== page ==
A while back, The Augusta Chronicle’s Opinion section featured two guest columns from the Heritage Foundation. The columns had valid points reinforced with statistics (coming from Heritage Foundation economists and indices, which is like ExxonMobil quoting its own climatologists). One column outlined the Affordable Care Act’s undesirable consequences, including rising costs and reduced competition in exchanges from insurer withdrawal.
Enough people agree something had to be done. For those with pre-existing conditions, for families who were having to choose between bankruptcy or forgoing medical care for a loved one, the ACA helped. It allowed parents to include kids on their policies longer. It gave young adults the freedom to maintain insurance independently of their employer. I could’ve used affordable coverage in my early 20s, when changing jobs meant changing doctors and freelancing offered no benefits.
Parts of the law save money, encouraging patient screenings and early medical interventions to avoid costlier emergency-room visits. It comes with a price: Enough healthy people have to buy in to make it work (the ACA needs you, millennials!). The nonpartisan Congressional Budget Office and Bipartisan Joint Committee on Taxation predicted premiums will skyrocket, and 18 million could lose health care if there’s a repeal and no replacement. Nonpartisan and bipartisan consensus is as unbiased as we’ll get.
Another Heritage opinion covered President Obama’s farewell statements. Some points were fair: Obama added 84 percent to the national debt. But his predecessor added 101 percent plus two unfunded wars. Reagan added 186 percent while FDR added 1,048 percent (www.thebalance.com). Enough time has passed for us to appreciate and assess their executive decisions.
Today, job growth is trending upwards. Ppolicies and regulations were put in place to protect people and the environment. Our country has been operating at a deficit since 2002, and that’s for both parties to address (www.usgovernmentspending.com).
History will separate the truth from the chaff, but we can’t wait to read about our time in history. We need to be active and informed now. It’s an increasingly arduous task to understand the full implications of relevant issues. A financial advisor would tell you to diversify your portfolio, and never blindly trust one source. Same goes for information intake. It’s foolish to think one news outlet, paper, or Web site will give us everything we need every time, even if the source states otherwise, even if it’s a good source. They won’t get it wrong every time either. It’s more work on us as citizens, but the alternative takes us deeper down a polarized path.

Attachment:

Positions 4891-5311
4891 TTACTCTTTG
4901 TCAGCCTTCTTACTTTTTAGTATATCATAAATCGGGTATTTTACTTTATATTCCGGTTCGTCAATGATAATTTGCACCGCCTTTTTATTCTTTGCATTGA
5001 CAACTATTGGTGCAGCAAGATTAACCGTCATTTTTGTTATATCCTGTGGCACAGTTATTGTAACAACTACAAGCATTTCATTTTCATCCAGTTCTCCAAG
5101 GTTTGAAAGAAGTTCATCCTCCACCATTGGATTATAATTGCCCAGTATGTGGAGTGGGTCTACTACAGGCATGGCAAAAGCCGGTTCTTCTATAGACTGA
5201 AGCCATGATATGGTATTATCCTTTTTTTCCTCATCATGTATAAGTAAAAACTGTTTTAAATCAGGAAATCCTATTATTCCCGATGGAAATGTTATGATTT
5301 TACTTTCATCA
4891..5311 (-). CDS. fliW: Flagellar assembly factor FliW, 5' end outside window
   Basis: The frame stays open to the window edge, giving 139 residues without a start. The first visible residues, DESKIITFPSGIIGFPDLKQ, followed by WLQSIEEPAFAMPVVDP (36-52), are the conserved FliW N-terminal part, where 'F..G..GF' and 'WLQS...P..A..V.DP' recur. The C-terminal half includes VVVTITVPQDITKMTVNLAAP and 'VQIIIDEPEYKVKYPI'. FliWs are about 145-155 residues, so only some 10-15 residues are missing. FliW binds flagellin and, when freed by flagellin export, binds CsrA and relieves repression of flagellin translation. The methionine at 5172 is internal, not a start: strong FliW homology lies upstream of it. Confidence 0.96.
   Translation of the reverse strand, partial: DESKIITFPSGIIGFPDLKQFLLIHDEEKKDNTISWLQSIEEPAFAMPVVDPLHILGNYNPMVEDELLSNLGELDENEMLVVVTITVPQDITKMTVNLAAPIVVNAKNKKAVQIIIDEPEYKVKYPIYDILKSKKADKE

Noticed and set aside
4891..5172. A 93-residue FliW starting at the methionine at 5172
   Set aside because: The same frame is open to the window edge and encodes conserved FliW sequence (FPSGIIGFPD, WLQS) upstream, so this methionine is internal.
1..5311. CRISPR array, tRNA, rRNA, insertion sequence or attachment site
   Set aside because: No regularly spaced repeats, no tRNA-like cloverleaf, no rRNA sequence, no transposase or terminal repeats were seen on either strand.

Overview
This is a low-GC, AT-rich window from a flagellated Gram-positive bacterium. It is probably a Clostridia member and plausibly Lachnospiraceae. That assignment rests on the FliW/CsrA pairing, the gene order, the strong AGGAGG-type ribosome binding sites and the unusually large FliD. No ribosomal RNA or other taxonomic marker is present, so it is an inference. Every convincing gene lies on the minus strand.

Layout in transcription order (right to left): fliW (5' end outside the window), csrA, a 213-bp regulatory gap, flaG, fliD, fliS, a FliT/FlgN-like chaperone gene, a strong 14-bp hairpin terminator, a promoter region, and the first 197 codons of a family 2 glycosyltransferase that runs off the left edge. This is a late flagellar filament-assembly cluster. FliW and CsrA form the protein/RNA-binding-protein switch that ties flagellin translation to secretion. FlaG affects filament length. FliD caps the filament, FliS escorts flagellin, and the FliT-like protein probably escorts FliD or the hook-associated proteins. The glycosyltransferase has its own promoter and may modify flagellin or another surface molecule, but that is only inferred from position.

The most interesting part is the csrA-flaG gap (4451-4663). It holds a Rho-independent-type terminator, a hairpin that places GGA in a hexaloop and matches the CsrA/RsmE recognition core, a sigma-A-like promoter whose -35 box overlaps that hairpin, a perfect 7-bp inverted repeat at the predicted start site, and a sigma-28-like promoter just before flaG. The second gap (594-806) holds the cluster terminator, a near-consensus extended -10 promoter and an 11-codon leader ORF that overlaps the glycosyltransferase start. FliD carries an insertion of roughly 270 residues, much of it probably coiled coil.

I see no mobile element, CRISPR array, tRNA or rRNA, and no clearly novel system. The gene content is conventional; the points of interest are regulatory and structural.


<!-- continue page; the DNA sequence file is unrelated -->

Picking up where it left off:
Adhering to isolated silos of information hampers our ability to have constructively critical conversations on substantive matters; it feeds problems where there are none; it pits “us” against “them.” When so many of our legitimate problems are connected, we must work together if we’re going to seek smart, lasting solutions. We have to get back to measured conversations and away from social media platforms that too quickly turn a phrase toxic and misconstrue meaning. I’d advise the 45th president to step away from Twitter. It’s for brevity or promoting a cool band or a food truck, not implementing policy.
Stephen Ambrose described our forefathers in his book Undaunted Courage as “Men of the Enlightenment, well-educated, intensely curious, and readers, pursuers of new knowledge … especially about natural history and geography. They were politically active, thoughtful about matters of government, full of insight into the human condition … witty conversationalists, quick with a quip, full of hearty laughter, even when the joke was on them …”
It won’t matter how big political cartoonists depicted the 44th president’s ears, or how much they coif up the 45th president’s hair. Our leaders will be evaluated not on appearances, but on actions. Obama had a good sense of humor. He demonstrated poise, inspiring rhetoric and – even in the face of unmistakable disrespect – dignity and grace. There were flaws and missteps, but the First Family gave dreams to dreamers.
Let’s emulate the positive attributes of those who gave us frameworks to grow into the greatest nation we can be. Let’s be boldly confident, but bolster it with kindness, integrity, a spirit of service and a zealous focus on the issues with facts to back them up.
Let’s not permit our attention to be deflected by personal attacks or resort to such tactics ourselves.We have concerns and uncertainty, but we won’t let fear override our passion for justice and our love of liberty.
(The writer is an educator. She lives in Evans.)